Smoking is a bad habit for everyone and it can make diabetes far worse. Because nicotine is addictive, it can be difficult to kick the habit. Discover some helpful methods to quit smoking when you have diabetes.
- Nicotine is addictive because it raises dopamine levels, a “feel good” chemical that is released in our body to tell us we are doing something pleasurable. Nicotine also releases chemicals that make you feel energized and relaxed at the same time including epinephrine and endorphins. Despite these feelings, smoking is a dangerous habit. It can lead to lung cancer, heart disease and other health problems. Smoking cigarettes can double the likelihood of diabetes. Smoking, like diabetes, can raise your cholesterol levels and blood pressure. Insulin resistance or the inability to use insulin is increased by smoking, which makes it harder to control blood sugar levels. It is essential to quit smoking when you have diabetes for improved health.
- The first step to quit smoking is to set a date. For example, smokers may put off quitting until they get through a certain event or life experience. Setting a deadline makes you feel more accountable and limits your excuses to put it off. Share the date with your diabetes health care team and loved ones to get built-in support.
- Make it inconvenient to smoke. Get rid of the items you need to smoke, such as lighters and ashtrays. Go to places where you are not permitted to smoke, such as the library, stores, the movies or a museum. Spend time with friends who are also trying to quit the habit. Get rid of your supply and don’t stash extra cigarettes in places where they can easily be found.
- Take a deep breath and hold it for 10 seconds when you have a craving to smoke. Deep breathing can help you feel relaxed when you are stressed and ward off your desire to smoke. Try exercises that involve deep breathing, such as yoga and meditation. Instead of reaching for a cigarette when you feel stressed, perform simple exercises to unwind. Exercise, including Tai-Chi, resistance training and aerobics, also release feel-good endorphins. This may help you combat the urge to smoke and maintain a healthier weight.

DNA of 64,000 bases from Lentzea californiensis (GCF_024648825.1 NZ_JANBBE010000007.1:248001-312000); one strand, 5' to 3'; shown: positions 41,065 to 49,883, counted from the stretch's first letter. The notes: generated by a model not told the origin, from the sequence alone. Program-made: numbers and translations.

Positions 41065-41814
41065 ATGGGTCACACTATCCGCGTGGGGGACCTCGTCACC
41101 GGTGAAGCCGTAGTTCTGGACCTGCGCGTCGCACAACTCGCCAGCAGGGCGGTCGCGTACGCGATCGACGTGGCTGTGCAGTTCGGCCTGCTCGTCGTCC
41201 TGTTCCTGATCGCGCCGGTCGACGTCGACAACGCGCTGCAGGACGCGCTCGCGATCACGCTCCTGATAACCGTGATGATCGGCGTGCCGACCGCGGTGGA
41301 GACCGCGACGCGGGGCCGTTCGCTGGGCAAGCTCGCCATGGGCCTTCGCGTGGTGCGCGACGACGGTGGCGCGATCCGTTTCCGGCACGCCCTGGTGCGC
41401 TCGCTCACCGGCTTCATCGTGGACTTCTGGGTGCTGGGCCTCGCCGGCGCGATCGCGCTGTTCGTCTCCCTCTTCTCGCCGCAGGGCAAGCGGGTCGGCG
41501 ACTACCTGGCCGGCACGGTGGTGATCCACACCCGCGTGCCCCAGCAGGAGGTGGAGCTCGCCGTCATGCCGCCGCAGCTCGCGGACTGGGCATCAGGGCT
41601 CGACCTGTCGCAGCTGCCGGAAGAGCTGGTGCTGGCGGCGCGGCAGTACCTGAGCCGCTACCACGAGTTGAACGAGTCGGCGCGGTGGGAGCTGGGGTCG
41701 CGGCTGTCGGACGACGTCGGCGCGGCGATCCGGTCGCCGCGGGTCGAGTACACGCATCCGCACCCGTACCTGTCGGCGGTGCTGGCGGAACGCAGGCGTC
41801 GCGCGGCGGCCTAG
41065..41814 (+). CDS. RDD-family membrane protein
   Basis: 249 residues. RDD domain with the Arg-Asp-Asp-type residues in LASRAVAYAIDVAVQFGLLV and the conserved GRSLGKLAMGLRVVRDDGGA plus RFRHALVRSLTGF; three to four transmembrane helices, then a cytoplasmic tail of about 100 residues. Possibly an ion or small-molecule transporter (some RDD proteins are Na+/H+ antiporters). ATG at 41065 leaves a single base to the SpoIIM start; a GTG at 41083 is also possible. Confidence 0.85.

- People often have a desire to eat more when they quit smoking. Some researchers refer to it as a need to engage in a hand-to-mouth habit. Reach for healthy foods such as crispy vegetables and fresh fruit rather than packaged, salty or sugary snacks that will cause your blood sugar to soar and add unneeded weight. When it comes to beverages, opt for water or decaf. Try to avoid soft drinks and coffee with caffeine, as well as alcohol, as they may increase the desire to smoke.
- If you need something to do with your hands, take up a new hobby rather than reaching for a cigarette. Try drawing, knitting or doing a puzzle to distract you. If you smoked at a certain time of day, change your behaviors. For example, instead of smoking during your lunch break, take a brisk walk instead. Make a phone call to keep yourself distracted.
- Get as much support as possible. Join a support group such as Nicotine Anonymous to help you quit the habit. Let your family and friends know you want to quit. Request their support and tell them to leave the room or area if you try to smoke.
- Give yourself a break. It can be tough to quit smoking. Start to quit again right after a slip-up and don’t use it as an excuse to give up completely. Be good to yourself and engage in activities you enjoy. Join the gym, take a class at the local community college or schedule a spa appointment.
- Smoking can lead to dry skin especially when you have diabetes. Wash with warm water and gentle soap; dry off completely with a soft towel. Follow washing by placing a foot cream on the bottoms of your feet, avoiding the areas between your toes. This will help ensure smooth skin without cracks and fissures which can lead to infections.
- Before you take any medications or supplements to help you quit smoking, consult with your doctor to avoid possible health complications or contraindications. Ask your health care team if nicotine replacement therapy is an option. Nicotine gum, lozenges, nasal sprays and patches are ways to curb cravings. Drugs that may help include Zyban and Chantix. These medications may have many side effects so weigh the benefits and risks. Talk to your doctor about electronic cigarettes. These too, may present unpleasant side effects. Acupuncture, which involves the painless insertion of thin needles in certain regions of the body, is another option. Check with your doctor to examine about all the possibilities to quit smoking.
It can be difficult to quit smoking, but the health advantages are well worth the effort. People with diabetes face even higher risks when they smoke. With planning and support, you can kick the habit and enjoy better health.
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